On Thursday, five people were taken to the hospital after riding the 19-story El Toro roller coaster at Six Flags Great Adventure in Jackson Township, New Jersey.
While their injuries were minor, the incident is likely to refocus attention on theme park safety in the United States, especially given that the ride was previously closed due to a partial derailment in 2021.
El Toro rollercoaster malfunctioned at Six Flags Great Adventure
A roller coaster malfunction at Six Flags Great Adventure in Jackson on Thursday night injured at least five people. According to Six Flags, the roller coaster El Toro jumped forward just as riders were attempting to exit.
According to the park, the incident occurred around 7:30 p.m. on the wooden roller coaster.
Six Flags Great Adventure contacted News 12 New Jersey. The park issued the following statement: “After riding El Toro this evening, several guests complained of back pain. Five visitors were transported to a nearby medical facility for evaluation. The ride is currently closed for inspection.” According to police, the majority of the injuries were minor.
El Toro The rollercoaster
El Toro first opened its doors to the public in 2006. The roller coaster has a 176-foot drop and can propel cars up to 70 miles per hour. The ride is 2 minutes and 5 seconds long.
Several people complained of back pain after riding El Toro on Thursday night, and five were taken to a local medical facility for evaluation, according to a park spokesperson. The wooden rollercoaster, which is over 16 years old, is currently closed for inspection
The rollercoaster has previously experienced problems.
According to NJ.com, the coaster partially derailed in June 2021 after a train on the ride did not return to the station, stalling a few yards before the “brake run.” There were people on the ride when it happened, according to a park spokesperson at the time, but no one was hurt.
The ride was closed temporarily but reopened this spring.
Statements by Six Flag’s vice president about el toro accident
According to Jason Freeman, Six Flags’ vice president of security, safety, health, and the environment, “you’re more likely to be injured in your car on your way to a theme park than you are at a theme park.”
“When you look at the 157 million rides we deliver in a year, and when you compare us to other industries, you’ll see that we are a very safe industry,” he added.
However, Six Flags amusement parks have had a number of serious incidents, some with tragic consequences, over the years.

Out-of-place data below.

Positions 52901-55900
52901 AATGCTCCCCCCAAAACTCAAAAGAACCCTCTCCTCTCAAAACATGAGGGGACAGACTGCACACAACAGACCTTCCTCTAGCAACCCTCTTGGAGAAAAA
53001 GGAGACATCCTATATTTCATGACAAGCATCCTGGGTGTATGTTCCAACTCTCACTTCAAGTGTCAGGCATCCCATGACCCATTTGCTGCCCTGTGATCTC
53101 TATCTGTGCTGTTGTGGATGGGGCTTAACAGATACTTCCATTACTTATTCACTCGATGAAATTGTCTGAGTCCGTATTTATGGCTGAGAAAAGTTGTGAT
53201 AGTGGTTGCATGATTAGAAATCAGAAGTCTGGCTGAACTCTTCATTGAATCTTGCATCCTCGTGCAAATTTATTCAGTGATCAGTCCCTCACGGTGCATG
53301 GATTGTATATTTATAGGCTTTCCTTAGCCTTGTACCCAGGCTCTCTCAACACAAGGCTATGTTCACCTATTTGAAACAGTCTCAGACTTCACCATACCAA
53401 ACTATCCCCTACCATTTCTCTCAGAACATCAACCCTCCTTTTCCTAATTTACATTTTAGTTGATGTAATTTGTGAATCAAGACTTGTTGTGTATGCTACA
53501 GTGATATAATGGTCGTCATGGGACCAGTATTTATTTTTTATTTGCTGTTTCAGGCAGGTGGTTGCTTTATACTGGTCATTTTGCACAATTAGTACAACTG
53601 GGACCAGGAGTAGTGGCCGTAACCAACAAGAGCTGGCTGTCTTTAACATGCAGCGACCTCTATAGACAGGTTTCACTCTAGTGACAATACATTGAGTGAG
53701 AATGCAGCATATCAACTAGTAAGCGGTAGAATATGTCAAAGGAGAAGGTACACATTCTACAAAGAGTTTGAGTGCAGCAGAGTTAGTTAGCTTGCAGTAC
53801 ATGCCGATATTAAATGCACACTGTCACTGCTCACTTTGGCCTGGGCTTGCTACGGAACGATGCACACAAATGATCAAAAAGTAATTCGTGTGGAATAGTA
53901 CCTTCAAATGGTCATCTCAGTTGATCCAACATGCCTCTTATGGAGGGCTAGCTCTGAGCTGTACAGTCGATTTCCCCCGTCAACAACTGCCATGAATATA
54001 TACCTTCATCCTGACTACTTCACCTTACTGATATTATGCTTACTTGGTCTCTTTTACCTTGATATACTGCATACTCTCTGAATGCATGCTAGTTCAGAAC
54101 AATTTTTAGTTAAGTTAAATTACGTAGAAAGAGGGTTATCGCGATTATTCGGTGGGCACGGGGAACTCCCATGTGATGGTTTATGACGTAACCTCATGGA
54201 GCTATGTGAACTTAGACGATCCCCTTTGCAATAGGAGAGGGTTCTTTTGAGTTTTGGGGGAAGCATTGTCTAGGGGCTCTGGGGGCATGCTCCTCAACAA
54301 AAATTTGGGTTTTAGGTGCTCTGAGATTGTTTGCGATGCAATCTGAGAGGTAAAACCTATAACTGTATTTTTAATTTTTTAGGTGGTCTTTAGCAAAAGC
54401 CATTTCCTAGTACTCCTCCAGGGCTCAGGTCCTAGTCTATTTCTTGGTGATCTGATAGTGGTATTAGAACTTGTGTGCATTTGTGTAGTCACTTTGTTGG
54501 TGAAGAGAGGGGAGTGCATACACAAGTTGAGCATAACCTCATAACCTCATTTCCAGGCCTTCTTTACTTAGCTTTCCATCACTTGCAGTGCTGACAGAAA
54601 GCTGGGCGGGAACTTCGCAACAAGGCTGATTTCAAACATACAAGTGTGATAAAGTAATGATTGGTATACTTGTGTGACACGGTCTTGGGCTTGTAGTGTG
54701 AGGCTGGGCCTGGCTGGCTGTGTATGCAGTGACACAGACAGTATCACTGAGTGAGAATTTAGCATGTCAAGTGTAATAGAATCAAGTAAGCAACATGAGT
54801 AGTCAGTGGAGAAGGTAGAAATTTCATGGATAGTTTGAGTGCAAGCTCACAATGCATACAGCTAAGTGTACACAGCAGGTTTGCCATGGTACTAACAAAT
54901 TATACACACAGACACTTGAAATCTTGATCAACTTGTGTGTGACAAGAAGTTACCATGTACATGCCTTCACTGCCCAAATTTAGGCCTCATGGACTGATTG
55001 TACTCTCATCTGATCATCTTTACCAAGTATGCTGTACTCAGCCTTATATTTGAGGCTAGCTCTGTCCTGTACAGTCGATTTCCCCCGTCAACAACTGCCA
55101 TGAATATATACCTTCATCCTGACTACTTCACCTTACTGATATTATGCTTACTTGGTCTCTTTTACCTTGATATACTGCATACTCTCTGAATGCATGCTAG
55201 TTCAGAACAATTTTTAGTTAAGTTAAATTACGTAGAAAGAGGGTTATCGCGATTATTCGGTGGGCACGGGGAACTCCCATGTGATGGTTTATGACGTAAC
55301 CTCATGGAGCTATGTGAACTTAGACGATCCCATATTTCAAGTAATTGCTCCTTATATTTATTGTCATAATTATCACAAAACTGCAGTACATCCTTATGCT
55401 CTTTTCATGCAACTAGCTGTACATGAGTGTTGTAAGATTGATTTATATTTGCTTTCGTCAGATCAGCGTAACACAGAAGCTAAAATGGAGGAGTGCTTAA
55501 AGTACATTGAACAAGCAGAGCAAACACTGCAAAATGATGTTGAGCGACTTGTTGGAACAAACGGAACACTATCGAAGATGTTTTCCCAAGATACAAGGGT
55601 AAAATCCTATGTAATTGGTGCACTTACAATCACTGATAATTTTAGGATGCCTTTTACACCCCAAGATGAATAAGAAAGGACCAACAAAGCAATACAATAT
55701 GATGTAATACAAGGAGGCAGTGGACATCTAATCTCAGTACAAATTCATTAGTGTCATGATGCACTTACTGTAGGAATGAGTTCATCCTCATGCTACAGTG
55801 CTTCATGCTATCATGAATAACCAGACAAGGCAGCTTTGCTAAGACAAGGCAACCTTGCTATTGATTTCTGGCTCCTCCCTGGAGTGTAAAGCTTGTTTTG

Six flags accidents
On May 11, 1984, the deadliest single incident in Six Flags history occurred at the Six Flags Great Adventure Park in New Jersey, the same location as Thursday’s accident.
A fire ripped through a haunted castle in the park that had no sprinklers or smoke alarms, killing eight teenagers. Following the tragedy, Six Flags Corporation president Dan P. Howell stated that no rules had been broken at the park.
“We believe we complied with all of the codes. We believe we took all necessary precautions to safeguard the public. But the tragedy occurred regardless “he stated at a press conference
During a subsequent two-month trial, Six Flags Great Adventure and Six Flags were both acquitted of manslaughter and aggravated manslaughter, but later paid $2.5 million to the families of those killed.
On July 8, 2012, a double amputee Iraq war veteran was killed after falling from the ‘Ride of Steel’ rollercoaster at Six Flags Darien Lake in Corfu, New York.
The Department of Labor concluded that the accident was caused by “operator error” rather than a technical error.
In a statement at the time, Christopher Thorpe, then-General Manager of Darien Lake, said the park was “devastated” by the accident and had “enhanced training programs, increased audits of safety procedures and enforcement, and made disability ridership information more accessible” in response.
Since its inception in 1971, Six Flags Magic Mountain in Valencia, California has seen a number of tragedies.
Bantita Rackchamroon, a 21-year-old park employee, was killed when the Scream roller coaster struck and killed her during a test run before the park opened in the morning in April 2004. Rackchamroon’s presence on the tracks is unknown.
The LA County Sheriff’s Department investigated and determined it was a tragic accident, and the park issued a statement saying, “The safety and security of our guests and employees is our number one priority.”
Carol Flores, 20, was killed in 1978 after falling from Magic Mountain’s Colossus rollercoaster. Following the accident, Colossus was shut down for a year while repairs were made, including the replacement of all of the old carriages.
A bear had to be rescued by firefighters at Magic Mountain in May after sneaking onto the park’s backlot and becoming trapped between two vehicles. A team from California Fish and Game, a government agency, sedated the bear before relocating it.
In addition, three people were injured earlier this month during a shooting in the parking lot of Six Flags Great America in Gurnee, Illinois.
According to the Global Association for the Attractions Industry, one in every 15.5 million rides on a fixed-site attraction at a U.S. theme park results in a serious injury.
During a typical year, more than 1.7 billion theme park rides take place across the 400 sites monitored by the industry association.
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